by a merchant who took him to britain, where he learned to read and write and was eventually freed. 0ttobah was able to record his story in writing, and it went on to help convince the british people of the evils of the slave trade. by 1807, britain — a country which had been one of the world's largest slaving nations — became one of the first to outlaw the trading of enslaved people, meaning people could no longer be forcibly transported from africa. so, i know there'll be some people who think that because britain was leading in the abolition movement, that that clears them of everything. and it's like, "you know what? "yeah, they did terrible things, but they did "help to free the slaves." you can think like that... ..but i don't always think rights clear your wrongs. sometimes the wrongs that you do are so wrong that your rights...
..theyjust don't cut it. i now know that the trade in human beings was key to britain's arrival on these shores, but i want to know what kept britain here once slavery had been abolished and why they ended up expanding their power. so i'm heading north, following the path the british took to kumasi. it's ghana's second largest city and is home to the people of the asante tribe. first stop, i'm going to a farm on the outskirts which grows cocoa, used to produce chocolate. i'm meeting historian 0sei bonsu to tell me what they were up to. here, we have the cocoa bean... yeah. ..in the pod. and i guess the most important question is, can i try some of that? you can. it feels very, like, gooey. he laughs yeah, suck on it. hmm! it tastes quite sweet!
laughing: yes. so, we know when the british stopped trading in slaves, they didn't just leave ghana. in fact, their growth in ghana continued, and they moved to different regions. why was that the case? so when slavery had ended, they had to move to other areas where they could make money. such as cocoa, i believe? yeah. cocoa... yeah. ..kola nuts, gold. they also traded in coffee. why did the british find so much value in products like this? they were selling overseas. it was giving the british government a lot of money, so they institutionalised the cocoa farming. so, the british saw things like cocoa beans, they decided, "wait, we can make quite a bit of money "off of farming these beans. "let's make the production even bigger and even faster "so we can make more money." is that essentially what happened? yes. maximise profit.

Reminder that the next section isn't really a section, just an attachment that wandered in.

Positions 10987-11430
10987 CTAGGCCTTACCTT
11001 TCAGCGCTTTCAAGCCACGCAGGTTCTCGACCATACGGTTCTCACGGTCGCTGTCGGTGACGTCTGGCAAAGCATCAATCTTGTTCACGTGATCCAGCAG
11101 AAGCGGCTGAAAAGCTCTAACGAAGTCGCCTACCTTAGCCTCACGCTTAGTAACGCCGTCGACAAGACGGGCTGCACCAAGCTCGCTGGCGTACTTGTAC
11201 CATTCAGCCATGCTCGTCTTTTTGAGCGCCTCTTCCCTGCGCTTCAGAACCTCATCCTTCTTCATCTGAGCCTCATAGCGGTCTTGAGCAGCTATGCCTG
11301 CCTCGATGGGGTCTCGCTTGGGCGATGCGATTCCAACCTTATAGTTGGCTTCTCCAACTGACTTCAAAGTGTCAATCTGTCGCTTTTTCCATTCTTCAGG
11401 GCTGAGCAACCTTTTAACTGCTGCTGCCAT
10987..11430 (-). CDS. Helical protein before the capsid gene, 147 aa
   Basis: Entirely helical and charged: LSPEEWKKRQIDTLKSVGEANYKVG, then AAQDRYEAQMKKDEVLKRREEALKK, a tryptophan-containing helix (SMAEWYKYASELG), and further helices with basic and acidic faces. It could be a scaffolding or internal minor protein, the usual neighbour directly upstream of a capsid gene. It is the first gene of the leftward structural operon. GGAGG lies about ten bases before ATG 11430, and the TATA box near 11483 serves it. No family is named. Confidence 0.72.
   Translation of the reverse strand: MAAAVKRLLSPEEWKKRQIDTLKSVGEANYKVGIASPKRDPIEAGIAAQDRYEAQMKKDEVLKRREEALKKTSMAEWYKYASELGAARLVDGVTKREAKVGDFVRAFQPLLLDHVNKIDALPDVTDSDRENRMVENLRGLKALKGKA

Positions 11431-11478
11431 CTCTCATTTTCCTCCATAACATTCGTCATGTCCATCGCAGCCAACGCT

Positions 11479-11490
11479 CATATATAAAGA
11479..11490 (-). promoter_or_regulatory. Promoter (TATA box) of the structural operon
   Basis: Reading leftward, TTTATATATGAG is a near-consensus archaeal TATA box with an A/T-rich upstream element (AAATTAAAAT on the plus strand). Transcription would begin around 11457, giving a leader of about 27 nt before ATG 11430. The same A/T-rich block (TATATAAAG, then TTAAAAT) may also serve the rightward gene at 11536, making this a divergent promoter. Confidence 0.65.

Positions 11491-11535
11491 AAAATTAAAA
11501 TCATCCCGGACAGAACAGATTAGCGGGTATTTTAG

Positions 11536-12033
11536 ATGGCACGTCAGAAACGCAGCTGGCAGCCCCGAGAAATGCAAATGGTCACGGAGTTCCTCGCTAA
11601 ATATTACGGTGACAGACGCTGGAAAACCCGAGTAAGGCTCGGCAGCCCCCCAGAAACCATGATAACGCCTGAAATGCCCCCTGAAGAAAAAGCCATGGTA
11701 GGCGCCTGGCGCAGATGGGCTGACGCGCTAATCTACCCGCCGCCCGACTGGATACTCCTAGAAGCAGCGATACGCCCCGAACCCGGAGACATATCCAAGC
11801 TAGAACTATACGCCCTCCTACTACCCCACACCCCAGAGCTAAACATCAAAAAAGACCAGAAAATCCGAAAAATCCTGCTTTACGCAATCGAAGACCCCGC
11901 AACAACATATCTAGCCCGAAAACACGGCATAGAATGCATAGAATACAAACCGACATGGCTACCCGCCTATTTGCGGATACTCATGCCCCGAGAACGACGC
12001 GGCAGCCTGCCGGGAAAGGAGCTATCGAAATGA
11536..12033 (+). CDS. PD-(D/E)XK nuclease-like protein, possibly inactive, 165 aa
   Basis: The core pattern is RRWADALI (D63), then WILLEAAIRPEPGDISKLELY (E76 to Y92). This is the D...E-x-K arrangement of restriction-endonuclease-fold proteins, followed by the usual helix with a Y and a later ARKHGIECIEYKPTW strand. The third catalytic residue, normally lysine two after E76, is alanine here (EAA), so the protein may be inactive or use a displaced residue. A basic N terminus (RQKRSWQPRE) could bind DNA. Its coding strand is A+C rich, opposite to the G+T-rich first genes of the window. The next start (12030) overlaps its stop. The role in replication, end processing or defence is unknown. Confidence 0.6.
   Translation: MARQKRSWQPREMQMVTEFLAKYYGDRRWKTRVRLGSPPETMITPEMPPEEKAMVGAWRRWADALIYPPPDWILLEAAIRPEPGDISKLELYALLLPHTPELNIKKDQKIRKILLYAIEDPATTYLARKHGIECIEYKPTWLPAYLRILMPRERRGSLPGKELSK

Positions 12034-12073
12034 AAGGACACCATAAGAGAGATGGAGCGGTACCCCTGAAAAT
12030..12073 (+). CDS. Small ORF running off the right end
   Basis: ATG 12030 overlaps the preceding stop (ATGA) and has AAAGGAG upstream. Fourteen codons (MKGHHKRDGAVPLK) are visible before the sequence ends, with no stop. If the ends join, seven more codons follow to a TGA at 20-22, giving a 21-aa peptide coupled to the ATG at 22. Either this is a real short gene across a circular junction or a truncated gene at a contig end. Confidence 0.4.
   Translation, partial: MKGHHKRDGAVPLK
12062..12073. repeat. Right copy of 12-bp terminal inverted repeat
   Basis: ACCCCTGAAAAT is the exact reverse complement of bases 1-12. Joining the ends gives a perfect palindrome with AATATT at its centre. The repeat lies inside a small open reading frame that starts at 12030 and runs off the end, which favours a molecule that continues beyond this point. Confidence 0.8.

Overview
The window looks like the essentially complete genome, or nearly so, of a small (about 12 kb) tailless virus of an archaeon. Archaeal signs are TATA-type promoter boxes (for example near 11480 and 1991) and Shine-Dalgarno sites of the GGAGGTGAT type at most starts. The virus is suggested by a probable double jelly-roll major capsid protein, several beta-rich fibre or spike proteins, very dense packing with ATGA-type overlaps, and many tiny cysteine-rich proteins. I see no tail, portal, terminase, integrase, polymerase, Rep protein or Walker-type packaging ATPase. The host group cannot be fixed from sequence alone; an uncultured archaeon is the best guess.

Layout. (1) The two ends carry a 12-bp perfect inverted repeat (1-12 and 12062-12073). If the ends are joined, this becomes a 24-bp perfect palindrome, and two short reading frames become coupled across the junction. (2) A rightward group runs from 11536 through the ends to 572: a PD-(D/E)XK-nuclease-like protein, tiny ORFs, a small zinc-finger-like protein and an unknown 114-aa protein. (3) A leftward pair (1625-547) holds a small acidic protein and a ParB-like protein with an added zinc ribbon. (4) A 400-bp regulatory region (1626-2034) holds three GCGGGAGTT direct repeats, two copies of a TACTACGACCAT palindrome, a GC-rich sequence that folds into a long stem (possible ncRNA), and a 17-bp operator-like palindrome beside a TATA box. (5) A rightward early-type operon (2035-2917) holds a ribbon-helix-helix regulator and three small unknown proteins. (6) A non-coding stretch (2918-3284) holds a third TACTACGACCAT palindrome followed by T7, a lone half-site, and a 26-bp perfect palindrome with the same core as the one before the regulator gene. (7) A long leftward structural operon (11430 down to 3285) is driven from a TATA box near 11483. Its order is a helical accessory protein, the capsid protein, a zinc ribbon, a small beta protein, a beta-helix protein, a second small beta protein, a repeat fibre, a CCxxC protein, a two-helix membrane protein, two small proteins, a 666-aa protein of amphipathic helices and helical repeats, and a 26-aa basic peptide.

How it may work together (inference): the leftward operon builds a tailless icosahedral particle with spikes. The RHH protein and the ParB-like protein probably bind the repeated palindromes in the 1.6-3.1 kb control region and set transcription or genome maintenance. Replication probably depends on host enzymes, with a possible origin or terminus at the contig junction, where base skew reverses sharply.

expansion north led to violent clashes with the ruling asante people. britain wanted control in the region, to be able to make money through the likes of cocoa and gold. but britain tried to justify their violence by claiming that they wanted to stop the asante, who were believed to be keeping slaves and carrying out religious killing known as human sacrifice. just outside kumasi, at a workshop he helped set up weaving african fabrics called kente, 0sei bonsu wants to show me just how far britain went to protect its interests here. so what exactly did the british do to the people of the asante community? they engaged them in a number of wars. any time they defeated the asantes, they took more of their lands and added it to theirs. the british did not stop there. they moved into the capital and then burnt down the capital. british soldiers burnt kumasi to the ground and sent a brutal statement of power to the asante people.
0sei bonsu has a document that he wants to share with me. it is important to note... yeah. ..that the british used local people to fight the asante. britain ordered that the fante people from the south of the country had to support the british in their wars. as many as 20,000 men were forced to help. so, reading this, "every able—bodied man not already "engaged in the service of this country is immediately "to present himself for that service." and then it goes on to say that every able—bodied man refusing to do it without a proper excuse is to be arrested and made to work without pay. does that suggest that, at this point in history, my family would have been used to help fight against...? yes, that is true. wow! i am somebody who, i've always said, "i'm proud to be british. "i'm british through and through." but at the same time, i'm very much so ghanaian, and i'm very much so fante.
and knowing that the british went through any means that they could to manipulate the fante people and other ghanaian communities, and inflict such harsh punishment, that's not easy news to hear at all. to think, what, you would do all of that just for money? and you would do all of that to become this great empire that we've learned so much about? for the asante, the hurt of what happened still lives on — in part because british soldiers looted precious items, many of them made of gold, like these still on display in kumasi — and took them to britain, where they remain today. to find out more, i'm heading into the city to meet one of the leaders of the asante community, chief agyemang—bonsu. but before i can chat to the chief, tradition calls for me to dance for him. drum music